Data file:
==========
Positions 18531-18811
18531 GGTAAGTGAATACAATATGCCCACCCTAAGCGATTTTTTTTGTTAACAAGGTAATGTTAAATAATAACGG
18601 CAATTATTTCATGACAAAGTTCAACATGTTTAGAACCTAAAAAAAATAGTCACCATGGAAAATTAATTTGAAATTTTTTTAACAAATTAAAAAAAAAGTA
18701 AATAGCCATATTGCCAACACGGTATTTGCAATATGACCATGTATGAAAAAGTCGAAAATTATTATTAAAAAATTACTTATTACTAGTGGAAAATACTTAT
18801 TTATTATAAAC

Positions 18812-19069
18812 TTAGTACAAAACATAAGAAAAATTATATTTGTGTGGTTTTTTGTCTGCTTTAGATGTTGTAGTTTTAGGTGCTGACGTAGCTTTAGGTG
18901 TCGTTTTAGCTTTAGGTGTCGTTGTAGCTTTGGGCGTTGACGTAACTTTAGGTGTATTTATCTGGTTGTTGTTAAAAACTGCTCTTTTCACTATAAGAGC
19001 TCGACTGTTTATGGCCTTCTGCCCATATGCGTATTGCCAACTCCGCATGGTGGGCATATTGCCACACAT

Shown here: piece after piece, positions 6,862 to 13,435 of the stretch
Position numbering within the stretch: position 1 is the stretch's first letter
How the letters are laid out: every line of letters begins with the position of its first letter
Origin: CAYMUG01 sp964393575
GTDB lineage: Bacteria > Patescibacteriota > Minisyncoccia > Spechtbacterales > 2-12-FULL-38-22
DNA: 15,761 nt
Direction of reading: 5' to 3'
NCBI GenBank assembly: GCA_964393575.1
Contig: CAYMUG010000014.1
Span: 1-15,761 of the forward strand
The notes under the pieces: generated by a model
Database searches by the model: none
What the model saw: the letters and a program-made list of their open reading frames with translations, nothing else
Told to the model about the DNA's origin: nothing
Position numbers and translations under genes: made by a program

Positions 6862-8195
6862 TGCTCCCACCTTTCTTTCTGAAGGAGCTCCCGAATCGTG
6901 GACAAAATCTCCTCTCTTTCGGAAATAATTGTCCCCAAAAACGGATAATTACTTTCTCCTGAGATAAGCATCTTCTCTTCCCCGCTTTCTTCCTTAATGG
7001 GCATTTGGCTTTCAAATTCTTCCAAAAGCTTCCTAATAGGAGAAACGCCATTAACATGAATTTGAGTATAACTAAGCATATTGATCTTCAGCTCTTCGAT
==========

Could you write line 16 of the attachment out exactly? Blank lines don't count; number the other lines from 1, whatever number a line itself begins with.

Direction of reading: 5' to 3'